Self Blindness

By October 29, 2012 Books 8 Comments

I’m reading through Gerald Weinberg’s Becoming a Technical Leader
at the moment. Amongst other great suggestions (I’m only a 3rd of the way through, if that), the book mandates that in order to progress (with it) one must spend 5 minutes per day writing a journal.

I decided that since I do indeed want to progress (not necessarily into leadership, but in a more general sense) I should follow through on Jerry’s recommendation. It also brought to mind a blog post from James Bach about what testers should do, every day. The activity of journalling, stepping outside of oneself and observing, possibly making changes and adjustments to behaviours as a result seems to check a good 3 out of the 4 items on James’ list.

I’m not great at finding time to write. I have far too many other commitments and activities jostling for my time. Work, editing The Testing Planet, family (3x delightful daughters – all under 5!), a social life of sorts, reading and studying and generally trying to stay on top of my game, exercise… What I’ve ended up doing instead is just kind of logging my thoughts as I have them, and when I identify them as being worth making a note of.

This has proven to be pretty successful so far, with a fairly consistent stream of notes covering every few hours since sometime yesterday afternoon when I began. I was in fact in the process of holding a kind of congratulatory inner dialogue whilst eating my dinner that I suddenly had a revelation. An epiphany of sorts!

ALL of my notes were about the good stuff I’d done. Of which, to be fair, there was quite a bit! πŸ˜‰

But when it came to something negative that I might have done or did do, nothing. Nada. Zilch. “That’s not worth keeping a record of!” my brain has decided at some point. Very interesting. To me at least, since I know for a fact that I did kind of rub somebody up the wrong way during the course of the day. A classic No Problem Syndrome situation, as identified in the book (see comments below for clarification on this point.)

With the whole point of the exercise being to kind of step outside of myself and try to see my actions as other people see them, maintaining my journal, even for only one day, has helped me immediately identify that I have a blind spot when it comes to my behaviour or communication skills at times.

Now that I know about it, I can try to do something to change it, and hopefully increase my value to the team(s) I work with. Epic Win! I can’t wait to see what other goodies journalling brings my way.

Thanks for the advice Jerry! (And James!)

Thanks for reading. Feel free to reach out via a comment or on the socials if anything resonates.



  • Phil Kirkham says:

    Good luck with keeping the journal going – I’ve started it twice ( after reading the book and then after re-reading it ), got some great insights doing it but have not been able to keep it going.
    Maybe this blog will kick me off again – third time lucky ?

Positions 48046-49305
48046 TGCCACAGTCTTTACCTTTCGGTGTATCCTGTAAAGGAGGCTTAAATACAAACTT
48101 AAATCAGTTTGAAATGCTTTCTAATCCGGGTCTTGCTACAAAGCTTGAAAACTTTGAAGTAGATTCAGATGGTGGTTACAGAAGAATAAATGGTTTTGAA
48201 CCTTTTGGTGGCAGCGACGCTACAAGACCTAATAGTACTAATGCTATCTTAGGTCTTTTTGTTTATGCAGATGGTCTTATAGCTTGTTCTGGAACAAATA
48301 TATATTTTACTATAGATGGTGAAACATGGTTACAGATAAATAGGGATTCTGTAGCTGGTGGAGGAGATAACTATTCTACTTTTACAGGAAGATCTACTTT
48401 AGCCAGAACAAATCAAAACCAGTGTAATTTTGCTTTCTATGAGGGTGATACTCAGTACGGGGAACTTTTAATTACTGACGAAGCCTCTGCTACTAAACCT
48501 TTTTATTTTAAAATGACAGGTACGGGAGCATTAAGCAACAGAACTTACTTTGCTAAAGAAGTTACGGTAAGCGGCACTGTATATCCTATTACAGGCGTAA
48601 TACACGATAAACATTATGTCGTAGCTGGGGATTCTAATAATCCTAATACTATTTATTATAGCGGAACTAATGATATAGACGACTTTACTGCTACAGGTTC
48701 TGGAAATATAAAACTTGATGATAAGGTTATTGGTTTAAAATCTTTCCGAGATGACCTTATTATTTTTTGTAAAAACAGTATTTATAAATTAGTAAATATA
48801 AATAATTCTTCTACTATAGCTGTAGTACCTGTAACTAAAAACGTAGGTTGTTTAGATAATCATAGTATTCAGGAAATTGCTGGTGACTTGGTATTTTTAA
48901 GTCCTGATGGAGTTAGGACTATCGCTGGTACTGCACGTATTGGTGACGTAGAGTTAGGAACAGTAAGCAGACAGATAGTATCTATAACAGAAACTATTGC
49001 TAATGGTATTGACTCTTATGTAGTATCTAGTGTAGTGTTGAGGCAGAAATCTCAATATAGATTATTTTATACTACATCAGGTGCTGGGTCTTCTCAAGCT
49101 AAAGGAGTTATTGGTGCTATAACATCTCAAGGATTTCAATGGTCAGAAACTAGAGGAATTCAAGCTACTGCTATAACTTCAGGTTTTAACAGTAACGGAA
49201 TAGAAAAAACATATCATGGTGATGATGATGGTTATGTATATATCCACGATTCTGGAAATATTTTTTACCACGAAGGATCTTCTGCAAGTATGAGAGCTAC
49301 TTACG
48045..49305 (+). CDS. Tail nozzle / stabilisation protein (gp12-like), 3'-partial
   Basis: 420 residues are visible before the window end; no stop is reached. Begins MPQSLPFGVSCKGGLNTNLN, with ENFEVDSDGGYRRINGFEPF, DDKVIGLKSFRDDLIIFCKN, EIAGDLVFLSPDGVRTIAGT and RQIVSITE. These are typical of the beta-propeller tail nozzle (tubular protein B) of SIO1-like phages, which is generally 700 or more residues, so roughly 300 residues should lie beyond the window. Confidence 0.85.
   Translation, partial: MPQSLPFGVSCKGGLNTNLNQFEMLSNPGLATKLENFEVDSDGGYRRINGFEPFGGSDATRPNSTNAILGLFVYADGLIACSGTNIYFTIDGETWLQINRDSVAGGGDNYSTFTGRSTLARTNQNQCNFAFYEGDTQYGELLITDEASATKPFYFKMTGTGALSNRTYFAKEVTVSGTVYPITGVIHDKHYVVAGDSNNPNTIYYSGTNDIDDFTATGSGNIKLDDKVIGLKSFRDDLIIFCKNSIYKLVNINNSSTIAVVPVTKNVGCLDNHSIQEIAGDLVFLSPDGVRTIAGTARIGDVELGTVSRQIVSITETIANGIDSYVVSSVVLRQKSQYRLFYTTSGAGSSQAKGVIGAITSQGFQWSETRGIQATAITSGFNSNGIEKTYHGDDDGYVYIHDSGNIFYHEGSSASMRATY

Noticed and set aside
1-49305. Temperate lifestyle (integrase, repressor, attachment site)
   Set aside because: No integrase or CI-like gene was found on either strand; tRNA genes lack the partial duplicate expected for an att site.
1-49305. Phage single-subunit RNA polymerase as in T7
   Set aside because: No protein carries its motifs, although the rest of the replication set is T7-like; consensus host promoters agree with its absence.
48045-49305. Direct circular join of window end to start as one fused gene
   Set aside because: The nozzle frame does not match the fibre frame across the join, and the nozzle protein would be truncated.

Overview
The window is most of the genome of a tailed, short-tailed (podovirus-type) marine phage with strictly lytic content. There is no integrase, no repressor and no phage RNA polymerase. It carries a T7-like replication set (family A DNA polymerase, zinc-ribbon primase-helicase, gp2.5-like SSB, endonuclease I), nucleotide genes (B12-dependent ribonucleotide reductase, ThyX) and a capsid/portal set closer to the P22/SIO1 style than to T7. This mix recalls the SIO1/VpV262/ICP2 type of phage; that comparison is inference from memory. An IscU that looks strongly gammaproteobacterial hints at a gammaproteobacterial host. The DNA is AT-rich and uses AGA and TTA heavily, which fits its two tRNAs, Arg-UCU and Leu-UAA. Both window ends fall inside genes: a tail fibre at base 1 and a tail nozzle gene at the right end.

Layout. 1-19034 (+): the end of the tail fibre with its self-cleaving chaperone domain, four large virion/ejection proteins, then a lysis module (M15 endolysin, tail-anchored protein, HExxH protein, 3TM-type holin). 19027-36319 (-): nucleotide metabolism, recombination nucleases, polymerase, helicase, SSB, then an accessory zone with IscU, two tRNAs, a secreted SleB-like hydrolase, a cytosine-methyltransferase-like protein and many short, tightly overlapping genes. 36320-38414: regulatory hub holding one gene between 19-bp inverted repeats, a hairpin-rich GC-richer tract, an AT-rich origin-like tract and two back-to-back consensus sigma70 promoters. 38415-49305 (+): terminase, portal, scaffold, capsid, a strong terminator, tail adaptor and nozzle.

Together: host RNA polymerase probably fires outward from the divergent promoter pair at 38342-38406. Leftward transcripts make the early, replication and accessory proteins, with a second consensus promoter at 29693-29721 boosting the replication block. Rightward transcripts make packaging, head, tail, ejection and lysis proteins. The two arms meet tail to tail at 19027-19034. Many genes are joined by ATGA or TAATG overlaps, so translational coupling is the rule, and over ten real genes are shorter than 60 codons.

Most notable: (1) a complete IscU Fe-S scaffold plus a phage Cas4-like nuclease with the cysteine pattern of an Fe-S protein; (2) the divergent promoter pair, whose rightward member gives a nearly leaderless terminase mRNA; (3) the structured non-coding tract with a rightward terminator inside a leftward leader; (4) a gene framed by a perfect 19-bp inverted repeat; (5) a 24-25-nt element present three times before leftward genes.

• I always work with a notebook and I’m in the habit of scribbling down notes on what I’m thinking as I’m doing the thinking. At times it’s almost a form of doodling. It’s useful to go back and see what I actually felt and thought at the time. It also helps with test completion reports (and football match reports too, come to think of it) so that recollection isn’t clouded too much by hindsight. It’s always useful to know what the situation looked like at the time in the light of the knowledge that was available then.

    Recently I was leafing through some test completion reports and assignment feedback reports I’d completed on my own performance at the end of projects from when I worked for a Big Supplier.

    What struck me was how I couldn’t ignore the problems. The documents could be summarised as “it was awful – we did a lousy job. What we should be doing is…”.

    The response from more senior management was invariably along the lines of; “for goodness sake, don’t be so negative, it wasn’t that bad”.

    Looking back I do look like a bit curmudgeonly, and I don’t think we ever really did as badly as I was making out. But I do think my attitude did drive us on to do better.

    Incidentally, I think the way you’ve described No Problem Syndrome looks a bit misleading. I think Weinberg’s real concern is about our tendency to say “no problem” in a brainlessly gung ho spirit when we are asked to do something, with the result that we commit ourselves and others to complete a job without knowing what the requirements are, or even what the job really is.

    • Simon Knight says:

      Thanks for dropping by James.

      I think being able to refer back to your own thoughts, musings and observations is most likely invaluable. Particularly if one is freelance or a contractor and not subject to the normal performance review cycles. It’s certainly a practice I intend to keep up.

      I tend to work with a notebook also, but I prefer something a bit more private for my journalling. I’m finding GMail and filters quite useful for this since I can pretty much always send myself an email (e.g. from my phone) and referring back through them via tags and search is a doddle.

      With regards to the NPS reference, I can see where you’re coming from and I should probably change this to be a bit clearer. What I’m saying is, the situation in which I [probably] rubbed somebody up the wrong way was a classic example of NPS, in that I was presuming no problem when in fact there probably was a problem for the person I was talking to, in relation to the topic under discussion.

      Hopefully that clears it up?

  • […] Self Blindness Written by: Simon Knight […]

  • Paul Berry says:

    Have you tried using 750 Words as a place to record your thoughts? It has little incentives to keep going and fill out at least that number of words per day, which you may find useful.